Woman grimacing with hand on the left side of her head suffering from tinnitus

Do you have ringing in your ears that’s driving you mad? Find out what causes tinnitus and whether you could have inherited it.

What is tinnitus?

Tinnitus is the name referring to a person’s perception of a ringing, droning, or buzzing in the ear with no external stimulus present to explain this experience. The term tinnitus translates to “ringing like a bell.”

How will my everyday living be impacted by tinnitus?

Tinnitus can interrupt personal connections in several annoying ways. It’s not a disease in and of itself, but it’s a symptom of other ailments or conditions in your life including hearing loss or injury. Your concentration can be seriously interrupted when you begin to hear tinnitus in one or both ears.

Regardless of how you’re experiencing tinnitus, it is always disruptive. Sleep loss, anxiety, and even depression can also be triggered by tinnitus symptoms.

What are the causes of tinnitus?

Tinnitus can be long lasting or it can come and go. Sustained exposure to loud noise, such as a rock concert, is typically the cause of temporary tinnitus. There are a number of medical issues that tend to go hand-in-hand with tinnitus.

Here are several situations that typically go along with tinnitus:

  • Depression or anxiety
  • Bruxism, more commonly referred to as teeth grinding caused by temporomandibular joint problems, or TMJ disorder
  • Meniere’s Disease
  • Trauma to the neck or head
  • Extended exposure to loud sound
  • Injuries that affect nerves of the ear
  • Different medications
  • A benign tumor, called acoustic neuroma, forms on cranial nerve
  • Changes in the composition of the ear bone
  • Buildup of excessive earwax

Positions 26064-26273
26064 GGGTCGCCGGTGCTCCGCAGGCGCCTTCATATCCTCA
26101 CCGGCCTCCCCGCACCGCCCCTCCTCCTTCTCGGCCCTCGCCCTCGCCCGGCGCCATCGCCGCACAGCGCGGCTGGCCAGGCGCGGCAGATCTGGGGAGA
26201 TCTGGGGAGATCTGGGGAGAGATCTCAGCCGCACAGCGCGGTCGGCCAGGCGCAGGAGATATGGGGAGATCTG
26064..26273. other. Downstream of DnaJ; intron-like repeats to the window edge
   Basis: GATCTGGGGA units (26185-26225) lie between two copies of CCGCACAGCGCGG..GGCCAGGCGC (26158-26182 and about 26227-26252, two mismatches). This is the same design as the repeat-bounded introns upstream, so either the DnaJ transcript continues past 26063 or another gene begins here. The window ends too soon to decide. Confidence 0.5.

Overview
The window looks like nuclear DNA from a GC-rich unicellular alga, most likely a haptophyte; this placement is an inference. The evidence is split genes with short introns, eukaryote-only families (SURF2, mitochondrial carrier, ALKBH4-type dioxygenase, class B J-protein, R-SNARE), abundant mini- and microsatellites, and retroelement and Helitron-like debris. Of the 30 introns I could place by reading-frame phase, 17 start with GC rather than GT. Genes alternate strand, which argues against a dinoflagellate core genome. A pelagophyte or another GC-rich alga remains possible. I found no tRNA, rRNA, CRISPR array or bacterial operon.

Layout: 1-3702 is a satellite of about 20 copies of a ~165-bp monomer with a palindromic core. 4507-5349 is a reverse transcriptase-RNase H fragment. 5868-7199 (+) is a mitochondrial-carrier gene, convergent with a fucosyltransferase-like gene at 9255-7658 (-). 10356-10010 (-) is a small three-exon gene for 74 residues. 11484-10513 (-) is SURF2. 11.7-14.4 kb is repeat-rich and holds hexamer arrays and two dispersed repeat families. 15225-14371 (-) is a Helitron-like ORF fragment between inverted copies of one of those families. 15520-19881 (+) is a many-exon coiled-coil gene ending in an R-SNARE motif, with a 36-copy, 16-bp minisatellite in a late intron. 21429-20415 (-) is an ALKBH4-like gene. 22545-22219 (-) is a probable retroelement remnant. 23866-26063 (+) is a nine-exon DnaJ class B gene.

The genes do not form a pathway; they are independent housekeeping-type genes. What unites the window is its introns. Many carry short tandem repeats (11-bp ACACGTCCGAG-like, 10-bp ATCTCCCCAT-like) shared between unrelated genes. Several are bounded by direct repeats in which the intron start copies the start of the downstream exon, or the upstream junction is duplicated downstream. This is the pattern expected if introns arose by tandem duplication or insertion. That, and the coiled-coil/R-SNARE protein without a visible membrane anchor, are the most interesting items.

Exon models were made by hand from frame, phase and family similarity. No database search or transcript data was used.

• Inner ear cell damage and irritation of the sensitive hairs used to transport sound, causing arbitrary transmissions of sound to your brain
  • Hearing loss related to aging
  • Inner ear infections

Is it possible that my parents could have passed down the ringing in my ears?

Generally, tinnitus isn’t a hereditary condition. However, your genes can play a part in this symptom. You can, as an example, inherit a tendency for your ear bone to change. These changes are caused by abnormal bone growth that can be passed down through family lines. Here are a few other conditions you may have inherited that can cause tinnitus:

  • Being predisposed to depression or anxiety
  • Being prone to inner ear infections or wax build-up
  • Specific diseases

The ringing in your ear isn’t directly inheritable, but you may have been genetically predisposed to the disorders that are breeding grounds for tinnitus.

If you have a history of tinnitus in your family, it’s really in your best interest to make an appointment with us so we can assess your hearing.

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The site information is for educational and informational purposes only and does not constitute medical advice. To receive personalized advice or treatment, schedule an appointment.

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